Through the Kitchen Window

So the Challenge is officially underway. Deadline for registering was 30th September and that date arrived with us showing 16 participants and a pot of $320.00 up for grabs. How’s THAT for incentive???

The owner of the bulletin board we all read set us up a “child board” where our blogs, or journals, are held. Basically this allows those of us in the challenge to interact, offer each other advice, encouragement, kudos etc as well as give us a compact area to find each other. Some are better at blogging than others. Yours truly, for instance, is execrably bad at it. Not because I don’t take the time to visit the board, but because, well, I dunno why really. It’s just the way it is.

Me notwithstanding, there are many members of the challenge who not only make time to blog regularly and keep us informed of their successes, failures and bumps along the way, but they also take time out to read other blogs and comment and encourage. Way back at the beginning, this was our main reason for setting up the Challenge, to give us a place where there were people going through the same thing. People who understand how hard it is to turn a deaf ear to the pizza that calls us. How difficult it is to ignore the pumpkin pie with our name on it. The two litres of butterscotch ripple left over from dinner that “can’t” go to waste. To add insult to injury, we have just come through our Thanksgiving weekend here in Canada. So, for many of us in the Challenge, we hit week three (or thereabouts) facing the seemingly insurmountable challenge of a big turkey dinner with ALL the trimmings. And here, dear Reader, is where yours truly fell down.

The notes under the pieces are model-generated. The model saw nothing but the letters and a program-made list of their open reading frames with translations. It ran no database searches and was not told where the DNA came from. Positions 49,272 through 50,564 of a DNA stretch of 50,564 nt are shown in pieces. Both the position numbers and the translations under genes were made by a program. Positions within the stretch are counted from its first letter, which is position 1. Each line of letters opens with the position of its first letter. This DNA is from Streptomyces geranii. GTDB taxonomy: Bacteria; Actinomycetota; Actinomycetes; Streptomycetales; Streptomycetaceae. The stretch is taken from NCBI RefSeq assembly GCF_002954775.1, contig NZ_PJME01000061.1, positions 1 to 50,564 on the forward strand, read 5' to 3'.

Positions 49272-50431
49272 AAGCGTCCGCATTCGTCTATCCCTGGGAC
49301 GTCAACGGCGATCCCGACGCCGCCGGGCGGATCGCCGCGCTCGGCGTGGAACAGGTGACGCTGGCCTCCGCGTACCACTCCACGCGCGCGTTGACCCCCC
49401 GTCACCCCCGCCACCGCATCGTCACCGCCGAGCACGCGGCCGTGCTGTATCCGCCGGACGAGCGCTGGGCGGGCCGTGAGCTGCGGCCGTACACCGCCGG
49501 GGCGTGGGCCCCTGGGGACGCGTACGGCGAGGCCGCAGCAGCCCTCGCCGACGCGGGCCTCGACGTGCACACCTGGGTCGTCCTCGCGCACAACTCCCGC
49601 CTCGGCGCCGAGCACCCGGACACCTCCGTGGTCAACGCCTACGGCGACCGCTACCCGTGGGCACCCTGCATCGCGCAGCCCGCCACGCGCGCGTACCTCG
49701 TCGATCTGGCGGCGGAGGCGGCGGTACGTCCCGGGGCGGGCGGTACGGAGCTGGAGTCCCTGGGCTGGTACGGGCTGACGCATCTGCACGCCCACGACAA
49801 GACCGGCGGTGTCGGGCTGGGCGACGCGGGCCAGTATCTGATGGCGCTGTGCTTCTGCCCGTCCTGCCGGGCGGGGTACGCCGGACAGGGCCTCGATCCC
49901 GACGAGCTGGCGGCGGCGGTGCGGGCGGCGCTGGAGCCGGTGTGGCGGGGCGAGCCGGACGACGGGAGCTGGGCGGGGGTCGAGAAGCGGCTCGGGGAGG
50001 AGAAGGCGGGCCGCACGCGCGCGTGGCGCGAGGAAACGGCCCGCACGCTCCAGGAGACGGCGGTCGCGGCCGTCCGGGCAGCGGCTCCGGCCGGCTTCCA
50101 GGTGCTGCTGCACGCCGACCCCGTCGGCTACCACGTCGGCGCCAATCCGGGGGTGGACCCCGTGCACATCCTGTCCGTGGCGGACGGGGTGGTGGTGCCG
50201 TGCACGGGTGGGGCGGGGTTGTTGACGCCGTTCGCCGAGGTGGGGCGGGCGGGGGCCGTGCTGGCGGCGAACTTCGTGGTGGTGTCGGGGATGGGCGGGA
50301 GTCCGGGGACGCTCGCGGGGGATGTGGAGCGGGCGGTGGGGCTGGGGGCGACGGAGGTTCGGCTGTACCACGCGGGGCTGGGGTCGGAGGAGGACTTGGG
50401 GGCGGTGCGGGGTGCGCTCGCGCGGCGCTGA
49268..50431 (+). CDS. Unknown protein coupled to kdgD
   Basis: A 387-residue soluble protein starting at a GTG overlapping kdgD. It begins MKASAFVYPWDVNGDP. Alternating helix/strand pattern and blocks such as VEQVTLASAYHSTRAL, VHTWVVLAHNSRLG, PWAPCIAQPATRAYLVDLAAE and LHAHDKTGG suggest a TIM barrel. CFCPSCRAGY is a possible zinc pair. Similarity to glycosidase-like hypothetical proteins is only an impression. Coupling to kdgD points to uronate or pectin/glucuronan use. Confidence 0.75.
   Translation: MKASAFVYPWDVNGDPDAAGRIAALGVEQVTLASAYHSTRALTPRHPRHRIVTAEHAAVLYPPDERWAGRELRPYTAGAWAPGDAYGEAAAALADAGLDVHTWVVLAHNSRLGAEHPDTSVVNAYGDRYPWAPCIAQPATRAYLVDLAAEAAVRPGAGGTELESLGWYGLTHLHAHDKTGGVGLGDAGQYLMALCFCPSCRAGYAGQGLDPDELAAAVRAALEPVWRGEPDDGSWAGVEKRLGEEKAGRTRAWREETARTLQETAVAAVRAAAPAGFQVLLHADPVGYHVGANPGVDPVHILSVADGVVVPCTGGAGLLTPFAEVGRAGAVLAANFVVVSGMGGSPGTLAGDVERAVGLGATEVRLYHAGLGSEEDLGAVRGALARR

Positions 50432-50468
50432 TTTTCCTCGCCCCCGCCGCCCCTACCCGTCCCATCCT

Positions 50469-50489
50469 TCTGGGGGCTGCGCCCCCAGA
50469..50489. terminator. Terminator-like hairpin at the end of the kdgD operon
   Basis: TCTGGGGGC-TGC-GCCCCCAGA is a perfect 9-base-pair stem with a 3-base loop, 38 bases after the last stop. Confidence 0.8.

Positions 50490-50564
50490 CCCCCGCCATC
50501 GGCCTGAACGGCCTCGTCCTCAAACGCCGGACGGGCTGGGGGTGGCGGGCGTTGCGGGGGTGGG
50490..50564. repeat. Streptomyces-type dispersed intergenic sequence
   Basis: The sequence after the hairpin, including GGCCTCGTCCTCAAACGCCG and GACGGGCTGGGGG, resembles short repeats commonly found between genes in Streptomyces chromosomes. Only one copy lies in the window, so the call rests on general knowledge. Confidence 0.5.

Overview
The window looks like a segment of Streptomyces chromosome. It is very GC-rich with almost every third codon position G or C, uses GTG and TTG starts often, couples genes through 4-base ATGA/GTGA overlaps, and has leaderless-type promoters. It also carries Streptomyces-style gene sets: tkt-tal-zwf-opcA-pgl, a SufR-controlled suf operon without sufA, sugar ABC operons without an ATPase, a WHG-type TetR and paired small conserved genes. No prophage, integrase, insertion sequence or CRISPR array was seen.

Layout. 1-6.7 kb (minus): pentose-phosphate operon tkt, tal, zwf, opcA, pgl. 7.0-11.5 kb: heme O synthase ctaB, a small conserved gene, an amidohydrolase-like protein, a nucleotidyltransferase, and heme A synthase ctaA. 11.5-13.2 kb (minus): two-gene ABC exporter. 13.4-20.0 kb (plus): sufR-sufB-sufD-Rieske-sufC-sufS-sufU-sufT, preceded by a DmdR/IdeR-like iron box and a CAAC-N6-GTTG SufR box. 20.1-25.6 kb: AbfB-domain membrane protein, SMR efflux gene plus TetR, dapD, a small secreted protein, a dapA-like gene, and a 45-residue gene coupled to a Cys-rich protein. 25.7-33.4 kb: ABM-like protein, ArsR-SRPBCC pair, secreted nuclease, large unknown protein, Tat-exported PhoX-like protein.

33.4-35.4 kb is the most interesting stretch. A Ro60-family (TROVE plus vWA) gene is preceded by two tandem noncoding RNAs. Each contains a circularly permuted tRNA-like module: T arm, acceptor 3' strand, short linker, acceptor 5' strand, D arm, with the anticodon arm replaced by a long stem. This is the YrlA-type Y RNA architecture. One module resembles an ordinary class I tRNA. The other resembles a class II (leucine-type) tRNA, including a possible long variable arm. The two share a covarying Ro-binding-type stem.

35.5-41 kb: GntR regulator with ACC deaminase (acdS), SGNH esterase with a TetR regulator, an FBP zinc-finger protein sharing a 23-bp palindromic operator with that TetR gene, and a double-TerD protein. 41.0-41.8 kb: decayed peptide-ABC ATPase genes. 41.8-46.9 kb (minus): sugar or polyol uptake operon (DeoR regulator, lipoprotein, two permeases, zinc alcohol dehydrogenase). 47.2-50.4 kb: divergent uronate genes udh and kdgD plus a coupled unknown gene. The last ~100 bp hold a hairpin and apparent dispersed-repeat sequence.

Let it be noted that, although it was going slowly, it was, until this nefarious holiday, at least going. Going into my fourth week of the Challenge I stood at a six pound loss. Not bad for me.

Then I start plans for Thanksgiving dinner. All of my brood was coming home for the big day. Marina came in from Montreal on the Friday, spent the night with her brothers, Vincent and Matthew, in their student pad in the city and then on Saturday morning they were joined by Jamie, Vincent’s girlfriend and made the trek home to Alliston. Our dear friend, and my surrogate daughter, Rosellen was an important part of the group. A friend of the boys’ who has now become a family friend, Michael, was also here. My SO, Larry, and his two boys, James and Bryan were on hand too. From there we mushroomed. Helen and two of her three, Lisa and Jonathan; Laura had to work poor thing; and Jonathan’s girlfriend Dana. Geneen and her teenaged son, Ken. My dear friend (old friend, but don’t tell her I said so) Anna and her friend Brent. And a last minute addition of Zeva, my sushi mentor, and her son Edward. In all, we numbered twenty one around my table. Needless to say, no dining room would hold this group so we laid tables all the length of the living room and around the corner into the dining room as well.